Google Isn't Making Us Dumber
The internet has become an incredible source of information, but some are troubled by even its more mundane quarters. A Salon.com article written by Ian Leslie issued the warning that 'Google makes us all dumber...' but is that really the case?
By Your Command
Once upon a time, when we wanted our latest dose of humorous cat photos, we had to 'go online'. We had to click a button to do it and listen to a lot of screeching from our 56K modem, the irritation of which has to this day only ever been exceeded by dubstep! Today, the line between online and offline barely even exists anymore. With smartphones and tablets, we're usually only offline if something has failed, or we've run into a 'not spot'. The fact that we're always online guarantees constant access to information. Everyone has access to the same information, and in freedom to access information, everyone is treated the same. Yes, some information lies behind 'paywalls', but everyone who pays gets access. This makes accessing information online egalitarian. The sheer extent of information available is remarkable. It's as if the internet is a collection of specialist hobby magazines, with site after site providing the most detailed knowledge you can imagine. With access to so much information, usually for free, I find it hard to share the view that Google, or any other such engine is making us dumber. If anything, I think it increases the likelihood that, with so much information close at hand, we'll develop an extraordinary talent for information processing.
Ian Leslie's article asks if Google is making us dumber, but close to its conclusion expresses the opinion that students are expected to answer questions rather than ask them. This is something that's already been debated for years across newspapers and magazines. If this is true, then the policies that created this narrow approach toward teaching must have been in place for a long time, perhaps since the earliest days of Google, possibly even earlier than that. If students then have been effectively trained to be poor at asking questions, shouldn't more fingers be pointed at education policy and fewer at search engines?
The article also presents Amit Sinhal, a vice president at Google, and head of their core ranking team, as being concerned about the quality of question asking. However, in a recent interview with AFP.com he disagreed with the view that easy access to information was making us lazy: "There were worries about the Gutenberg printing press -- that it would destroy the beauty of the spoken word, but we're far better off with the knowledge it's brought". Rather than wanting to tap the brakes, Amit wants to keep going, to transform the search engine into a kind of personal assistant that's always ready to supply information, perhaps even before you know you need it. Whether this is a good thing or not, it's a different picture to the one painted by Salon's article.
I Search, Therefore I Am
It also should also be remembered that the purpose of search engines is to help us locate information, not to train us to ask better questions. In this light, Google's Panda updates, which are designed to help us get access to quality information, can be viewed as useful. Learning how to ask good questions is more the province of Socratic philosophy. It's a specific, academic skill. It's still valuable though and perhaps more importance should be placed upon it in the teaching of children and young adults. However, trying to make information available whilst preserving its quality, and making it harder to copy and paste that information into student essays is having your cake and eating it territory.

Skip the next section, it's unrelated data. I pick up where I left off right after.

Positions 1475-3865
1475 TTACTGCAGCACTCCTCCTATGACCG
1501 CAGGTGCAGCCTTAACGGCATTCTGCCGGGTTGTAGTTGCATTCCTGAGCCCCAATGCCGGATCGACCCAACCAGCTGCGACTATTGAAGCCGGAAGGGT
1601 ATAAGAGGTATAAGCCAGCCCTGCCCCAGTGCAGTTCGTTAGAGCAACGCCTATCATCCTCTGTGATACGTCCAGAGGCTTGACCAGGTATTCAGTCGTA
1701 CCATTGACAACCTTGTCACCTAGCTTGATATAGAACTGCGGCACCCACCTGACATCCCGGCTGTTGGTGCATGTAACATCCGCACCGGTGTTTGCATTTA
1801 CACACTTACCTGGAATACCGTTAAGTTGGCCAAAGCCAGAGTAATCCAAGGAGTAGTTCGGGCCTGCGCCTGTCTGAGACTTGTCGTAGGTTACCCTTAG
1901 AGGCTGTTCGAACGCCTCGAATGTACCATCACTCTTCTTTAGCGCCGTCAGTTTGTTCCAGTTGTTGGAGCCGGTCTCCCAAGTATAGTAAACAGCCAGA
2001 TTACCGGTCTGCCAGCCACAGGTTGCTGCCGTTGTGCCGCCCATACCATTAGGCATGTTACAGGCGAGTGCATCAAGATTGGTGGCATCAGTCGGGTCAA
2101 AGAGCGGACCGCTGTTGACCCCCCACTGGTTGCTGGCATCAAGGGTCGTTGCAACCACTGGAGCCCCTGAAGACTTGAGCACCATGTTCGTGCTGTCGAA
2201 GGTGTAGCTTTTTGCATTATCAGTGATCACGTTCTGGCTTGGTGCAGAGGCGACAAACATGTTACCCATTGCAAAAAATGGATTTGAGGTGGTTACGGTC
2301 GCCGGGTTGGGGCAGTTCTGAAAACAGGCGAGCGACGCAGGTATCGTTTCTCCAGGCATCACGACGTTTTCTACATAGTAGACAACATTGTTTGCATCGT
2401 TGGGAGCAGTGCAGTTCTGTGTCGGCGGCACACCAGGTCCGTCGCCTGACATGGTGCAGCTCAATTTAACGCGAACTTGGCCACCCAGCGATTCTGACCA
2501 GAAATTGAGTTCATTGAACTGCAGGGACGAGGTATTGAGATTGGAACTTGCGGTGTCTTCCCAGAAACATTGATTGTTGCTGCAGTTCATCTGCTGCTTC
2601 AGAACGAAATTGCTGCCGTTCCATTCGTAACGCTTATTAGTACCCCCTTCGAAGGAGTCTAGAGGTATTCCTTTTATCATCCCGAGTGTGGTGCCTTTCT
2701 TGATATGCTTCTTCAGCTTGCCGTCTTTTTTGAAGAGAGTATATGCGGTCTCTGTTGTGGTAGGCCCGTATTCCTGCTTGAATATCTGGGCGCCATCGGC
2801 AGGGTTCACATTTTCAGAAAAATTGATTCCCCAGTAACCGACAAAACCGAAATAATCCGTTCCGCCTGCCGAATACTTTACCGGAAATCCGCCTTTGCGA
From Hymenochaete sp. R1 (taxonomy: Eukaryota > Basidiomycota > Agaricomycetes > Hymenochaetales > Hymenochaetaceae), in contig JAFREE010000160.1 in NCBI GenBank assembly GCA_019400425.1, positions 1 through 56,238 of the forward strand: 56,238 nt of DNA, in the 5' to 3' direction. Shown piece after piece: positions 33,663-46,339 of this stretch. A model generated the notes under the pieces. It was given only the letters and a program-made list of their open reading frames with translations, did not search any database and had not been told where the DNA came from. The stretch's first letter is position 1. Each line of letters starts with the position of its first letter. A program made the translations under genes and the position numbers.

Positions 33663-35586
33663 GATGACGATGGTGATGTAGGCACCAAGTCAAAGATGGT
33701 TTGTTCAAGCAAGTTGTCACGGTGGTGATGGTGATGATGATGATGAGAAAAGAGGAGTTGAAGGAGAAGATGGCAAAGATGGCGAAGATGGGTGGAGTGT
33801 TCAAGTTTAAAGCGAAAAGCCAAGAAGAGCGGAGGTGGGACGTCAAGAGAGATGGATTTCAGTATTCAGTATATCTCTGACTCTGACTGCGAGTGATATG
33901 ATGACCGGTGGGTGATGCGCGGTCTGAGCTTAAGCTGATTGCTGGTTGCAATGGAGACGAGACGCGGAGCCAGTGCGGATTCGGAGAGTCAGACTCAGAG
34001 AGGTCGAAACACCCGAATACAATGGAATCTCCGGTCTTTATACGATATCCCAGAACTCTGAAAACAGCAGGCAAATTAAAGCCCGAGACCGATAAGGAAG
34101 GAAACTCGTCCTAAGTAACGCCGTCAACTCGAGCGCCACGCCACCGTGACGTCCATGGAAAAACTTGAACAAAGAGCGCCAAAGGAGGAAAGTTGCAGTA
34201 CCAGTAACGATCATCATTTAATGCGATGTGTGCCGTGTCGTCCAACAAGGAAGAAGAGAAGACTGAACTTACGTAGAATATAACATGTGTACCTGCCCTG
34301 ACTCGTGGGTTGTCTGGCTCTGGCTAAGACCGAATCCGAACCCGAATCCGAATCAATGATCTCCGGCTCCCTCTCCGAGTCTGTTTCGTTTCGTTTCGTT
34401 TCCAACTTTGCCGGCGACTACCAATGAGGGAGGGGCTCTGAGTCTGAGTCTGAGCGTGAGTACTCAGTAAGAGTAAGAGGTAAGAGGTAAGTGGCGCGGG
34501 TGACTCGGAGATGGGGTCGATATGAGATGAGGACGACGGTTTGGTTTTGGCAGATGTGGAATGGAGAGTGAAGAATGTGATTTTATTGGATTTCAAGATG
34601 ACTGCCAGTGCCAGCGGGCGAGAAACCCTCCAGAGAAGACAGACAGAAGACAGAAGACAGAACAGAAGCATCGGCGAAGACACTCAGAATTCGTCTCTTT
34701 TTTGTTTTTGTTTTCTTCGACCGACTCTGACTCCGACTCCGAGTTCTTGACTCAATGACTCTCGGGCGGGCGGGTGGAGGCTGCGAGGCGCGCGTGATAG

We're the first internet generation, so we can't be expected to know how to solve the issues the internet raises straight away. Every great breakthrough comes with teething problems and challenges society to find good or effective ways of integrating it.
If we need to develop greater abilities in the processing of large amounts of information to prevent information overload, an issue that was clearly understood long before the internet, we'll also need to develop the ability to sift that information for quality. Yes, search engines are already filtering, but even with really good filtering of information for quality, we can still be presented with an absolute glut of information.
In any event, we're unable, thankfully, to take the world back to a pre-internet era. Complaining about the internet having too much information or making it available too readily is a bit like complaining about the sky being blue. We have to learn to live with our own creations, with our own 'children'. This is, in part, a generational issue, and viewed in that way it's no different to games, rap, and rock and roll. The world survived them just fine, so much so that the cultural radicals of 40 - 60 years ago are now as mainstream as it comes. Would you believe that Fleetwood Mac used to get banned from some venues?
Thinking: The Talking of the Soul With Itself
Ian Leslie's ultimate conclusion that the internet should compliment our talent for asking questions, rather than replace it, is just about spot on. Tools are just that: tools. We need to wield the tools we create, not be wielded by them. The logical response though is to learn how to wield them because the alternative is turning into Luddites and smashing them.
It's just a shame that an article that reaches that conclusion, and has some interesting ideas and insights, is topped with the headline 'Google is making us all dumber...'
How have you adjusted to a world in which so much information is available so readily? Please tell me in the comments.